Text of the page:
Literatür Detay Bilgisi
Effect of thromboelastography (TEG®) and rotational thromboelastometry (ROTEM®) on diagnosis of coagulopathy, transfusion guidance and mortality in trauma: descriptive systematic review.

Yazarlar : Da Luz L, Nascimento B, Shankarakutty A et al

Yayın : Crit Care

Yayın Yılı : 2014

Pubmed Linki :

Konu : Transfüzyon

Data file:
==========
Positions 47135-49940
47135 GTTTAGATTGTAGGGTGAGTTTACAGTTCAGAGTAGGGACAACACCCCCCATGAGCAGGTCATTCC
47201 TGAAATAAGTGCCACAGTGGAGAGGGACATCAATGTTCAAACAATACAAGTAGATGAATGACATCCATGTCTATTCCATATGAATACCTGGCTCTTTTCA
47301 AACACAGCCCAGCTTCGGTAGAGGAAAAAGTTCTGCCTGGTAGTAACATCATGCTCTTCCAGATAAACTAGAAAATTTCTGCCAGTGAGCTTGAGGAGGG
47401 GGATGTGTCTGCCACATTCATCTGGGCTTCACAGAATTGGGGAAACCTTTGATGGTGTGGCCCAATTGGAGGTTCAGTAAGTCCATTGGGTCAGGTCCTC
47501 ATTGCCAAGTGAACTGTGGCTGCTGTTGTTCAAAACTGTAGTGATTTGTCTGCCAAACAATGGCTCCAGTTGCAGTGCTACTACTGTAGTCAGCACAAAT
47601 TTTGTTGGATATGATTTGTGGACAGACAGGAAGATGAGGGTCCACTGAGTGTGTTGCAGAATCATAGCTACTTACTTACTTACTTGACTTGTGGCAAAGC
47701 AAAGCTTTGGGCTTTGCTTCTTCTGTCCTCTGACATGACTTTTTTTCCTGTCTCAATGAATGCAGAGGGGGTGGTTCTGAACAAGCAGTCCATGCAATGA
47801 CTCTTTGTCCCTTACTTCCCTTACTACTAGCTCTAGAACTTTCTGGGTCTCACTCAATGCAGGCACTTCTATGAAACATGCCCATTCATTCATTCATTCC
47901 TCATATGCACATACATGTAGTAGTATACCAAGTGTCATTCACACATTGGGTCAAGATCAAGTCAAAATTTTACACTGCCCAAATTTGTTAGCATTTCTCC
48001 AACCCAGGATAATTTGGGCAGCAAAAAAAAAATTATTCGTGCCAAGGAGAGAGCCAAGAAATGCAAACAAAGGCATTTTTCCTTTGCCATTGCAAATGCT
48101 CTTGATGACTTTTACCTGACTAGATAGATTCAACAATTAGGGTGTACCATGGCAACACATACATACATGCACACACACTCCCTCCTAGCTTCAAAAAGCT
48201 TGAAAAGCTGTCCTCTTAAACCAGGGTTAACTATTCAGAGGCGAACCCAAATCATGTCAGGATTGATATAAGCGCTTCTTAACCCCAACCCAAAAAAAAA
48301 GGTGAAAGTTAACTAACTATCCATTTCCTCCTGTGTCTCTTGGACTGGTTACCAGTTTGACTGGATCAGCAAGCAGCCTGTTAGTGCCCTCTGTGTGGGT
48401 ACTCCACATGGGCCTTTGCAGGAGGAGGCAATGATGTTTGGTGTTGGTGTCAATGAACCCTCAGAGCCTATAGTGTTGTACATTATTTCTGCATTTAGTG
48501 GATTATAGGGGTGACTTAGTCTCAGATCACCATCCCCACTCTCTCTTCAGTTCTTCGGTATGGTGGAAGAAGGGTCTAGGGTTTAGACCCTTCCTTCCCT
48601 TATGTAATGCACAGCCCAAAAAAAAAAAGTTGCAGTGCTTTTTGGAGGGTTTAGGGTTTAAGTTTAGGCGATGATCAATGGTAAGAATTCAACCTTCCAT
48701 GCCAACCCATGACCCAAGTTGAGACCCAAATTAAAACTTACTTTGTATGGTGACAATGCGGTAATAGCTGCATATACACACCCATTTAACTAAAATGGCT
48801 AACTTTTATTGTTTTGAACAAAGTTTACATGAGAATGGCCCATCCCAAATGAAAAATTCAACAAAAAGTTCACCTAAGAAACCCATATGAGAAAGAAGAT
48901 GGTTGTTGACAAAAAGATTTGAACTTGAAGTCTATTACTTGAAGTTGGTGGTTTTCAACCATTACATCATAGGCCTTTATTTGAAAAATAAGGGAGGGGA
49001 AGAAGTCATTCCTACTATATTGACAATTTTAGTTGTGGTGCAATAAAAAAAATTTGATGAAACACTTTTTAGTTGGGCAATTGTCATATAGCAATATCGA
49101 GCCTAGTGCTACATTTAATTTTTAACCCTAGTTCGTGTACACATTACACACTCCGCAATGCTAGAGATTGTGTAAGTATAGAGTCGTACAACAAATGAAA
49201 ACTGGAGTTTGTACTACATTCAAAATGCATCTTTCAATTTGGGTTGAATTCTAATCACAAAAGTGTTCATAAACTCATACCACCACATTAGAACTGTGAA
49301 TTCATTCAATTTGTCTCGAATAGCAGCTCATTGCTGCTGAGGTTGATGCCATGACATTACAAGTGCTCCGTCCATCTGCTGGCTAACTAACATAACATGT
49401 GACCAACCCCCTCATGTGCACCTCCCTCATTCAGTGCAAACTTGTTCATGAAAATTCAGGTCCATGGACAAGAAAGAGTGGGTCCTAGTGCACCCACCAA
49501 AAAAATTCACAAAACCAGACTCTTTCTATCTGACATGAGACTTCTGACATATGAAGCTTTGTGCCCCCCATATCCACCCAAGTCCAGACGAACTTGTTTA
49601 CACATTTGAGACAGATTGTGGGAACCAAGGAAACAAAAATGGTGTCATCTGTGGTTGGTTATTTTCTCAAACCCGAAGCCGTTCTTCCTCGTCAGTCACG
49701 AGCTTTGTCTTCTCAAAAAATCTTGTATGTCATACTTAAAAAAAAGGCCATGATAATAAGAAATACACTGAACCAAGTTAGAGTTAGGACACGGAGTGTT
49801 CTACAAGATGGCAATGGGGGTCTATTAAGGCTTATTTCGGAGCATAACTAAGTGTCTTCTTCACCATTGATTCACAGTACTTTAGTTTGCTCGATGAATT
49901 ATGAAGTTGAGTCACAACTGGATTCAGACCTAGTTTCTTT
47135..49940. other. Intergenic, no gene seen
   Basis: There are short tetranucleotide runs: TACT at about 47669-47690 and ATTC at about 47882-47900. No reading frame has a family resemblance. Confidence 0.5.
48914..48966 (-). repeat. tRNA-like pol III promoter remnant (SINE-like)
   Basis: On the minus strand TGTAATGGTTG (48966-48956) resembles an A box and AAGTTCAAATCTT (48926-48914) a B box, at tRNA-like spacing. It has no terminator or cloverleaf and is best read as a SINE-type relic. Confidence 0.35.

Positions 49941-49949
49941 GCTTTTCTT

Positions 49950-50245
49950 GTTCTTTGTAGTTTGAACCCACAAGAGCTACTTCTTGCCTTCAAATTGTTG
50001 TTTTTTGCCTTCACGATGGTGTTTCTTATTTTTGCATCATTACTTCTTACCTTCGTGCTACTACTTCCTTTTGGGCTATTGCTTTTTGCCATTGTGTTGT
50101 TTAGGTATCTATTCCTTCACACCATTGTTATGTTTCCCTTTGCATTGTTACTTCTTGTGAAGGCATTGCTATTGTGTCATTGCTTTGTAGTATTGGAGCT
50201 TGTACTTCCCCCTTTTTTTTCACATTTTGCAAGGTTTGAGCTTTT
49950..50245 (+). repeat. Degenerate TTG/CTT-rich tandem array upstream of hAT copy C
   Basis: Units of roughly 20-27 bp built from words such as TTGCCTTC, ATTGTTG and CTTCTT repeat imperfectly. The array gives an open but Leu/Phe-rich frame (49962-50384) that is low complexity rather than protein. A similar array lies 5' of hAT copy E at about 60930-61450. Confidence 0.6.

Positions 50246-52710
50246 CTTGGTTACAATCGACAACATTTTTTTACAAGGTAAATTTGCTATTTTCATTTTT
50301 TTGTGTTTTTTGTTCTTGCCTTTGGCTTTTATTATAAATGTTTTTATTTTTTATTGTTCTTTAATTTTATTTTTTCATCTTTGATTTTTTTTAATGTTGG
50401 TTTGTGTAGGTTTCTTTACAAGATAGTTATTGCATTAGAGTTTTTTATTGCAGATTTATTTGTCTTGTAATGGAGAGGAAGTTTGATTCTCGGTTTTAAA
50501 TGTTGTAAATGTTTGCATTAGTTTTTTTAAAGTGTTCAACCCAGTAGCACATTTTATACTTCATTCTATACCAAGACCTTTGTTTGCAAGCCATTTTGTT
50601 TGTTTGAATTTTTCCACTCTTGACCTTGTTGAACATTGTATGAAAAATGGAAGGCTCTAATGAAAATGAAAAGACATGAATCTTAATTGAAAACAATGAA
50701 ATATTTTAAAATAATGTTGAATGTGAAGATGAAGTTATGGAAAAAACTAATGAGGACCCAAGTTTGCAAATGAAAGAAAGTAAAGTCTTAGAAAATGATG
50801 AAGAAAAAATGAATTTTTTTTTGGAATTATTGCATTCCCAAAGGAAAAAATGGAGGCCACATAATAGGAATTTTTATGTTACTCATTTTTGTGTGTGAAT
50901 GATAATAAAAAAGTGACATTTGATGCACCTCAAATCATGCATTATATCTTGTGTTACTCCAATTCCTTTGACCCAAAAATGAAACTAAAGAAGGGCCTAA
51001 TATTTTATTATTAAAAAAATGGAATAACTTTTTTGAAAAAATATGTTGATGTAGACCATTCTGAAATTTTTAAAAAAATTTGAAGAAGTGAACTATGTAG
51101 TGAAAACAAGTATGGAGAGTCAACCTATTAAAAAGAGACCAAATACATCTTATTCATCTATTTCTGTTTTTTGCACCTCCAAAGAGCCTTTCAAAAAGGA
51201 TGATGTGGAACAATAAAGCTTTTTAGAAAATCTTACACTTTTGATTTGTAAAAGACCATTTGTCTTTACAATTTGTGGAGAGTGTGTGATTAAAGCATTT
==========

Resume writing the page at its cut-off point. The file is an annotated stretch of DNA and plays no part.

Literatür İçeriği : IntroductionThe understanding of coagulopathies in trauma has increased interest in thromboelastography (TEG®) and thromboelastometry (ROTEM®), which promptly evaluate the entire clotting process and may guide blood product therapy. Our objective was to review the evidence for their role in diagnosing early coagulopathies, guiding blood transfusion and reducing mortality in injured patients.MethodsWe considered observational studies and randomized controlled trials (MEDLINE, EMBASE and Cochrane databases) to February 2014 that examined TEG®/ROTEM® in adult trauma patients. We extracted data on demographics, diagnosis of early coagulopathies, blood transfusion, and mortality. We assessed methodological quality using the Newcastle-Ottawa scale (NOS) for observational studies and QUADAS-2 tool for diagnostic accuracy studies.ResultsFifty-five studies (12,489 patients) met inclusion criteria, including 38 prospective cohort studies, 15 retrospective cohort studies, 2 before-after studies, and no randomized trials. Methodological quality was moderate (mean NOS score 6.07, standard deviation 0.49). Using QUADAS-2, only 3/47 studies (6.4%) had low risk of bias in all domains (patient selection, index test, reference standard and flow and timing); 37/47 studies (78.8%) had low concerns regarding applicability. Studies investigated TEG®/ROTEM® for diagnosis of early coagulopathies (n¿=¿40) or for associations with blood product transfusion (n¿=¿25) or mortality (n¿=¿24). Most (n¿=¿52) were single-centre. Techniques examined included rapid TEG® (n¿=¿12), ROTEM® (n¿=¿18), TEG® (n¿=¿23), or both TEG® and rapid TEG® (n¿=¿2). Many TEG®/ROTEM® measurements were associated with early coagulopathies, including some (hypercoagulability, hyperfibrinolysis, platelet dysfunction) not assessed by routine screening coagulation tests. Standard measures of diagnostic accuracy were inconsistently reported. Many abnormalities predicted the need for massivetransfusion and death, but predictive performance was not consistently superior to routine tests. One observational study suggested that a ROTEM®-based transfusion algorithm reduced blood product transfusion, but TEG®/ROTEM®-based resuscitation was not associated with lower mortality in most studies.ConclusionsLimited evidence from observational data suggests that TEG®/ROTEM® tests diagnose early trauma coagulopathy and may predict blood product transfusion and mortality in trauma. Effects on blood product transfusion, mortality, and other patient-important outcomes remain unproven in randomized trials.

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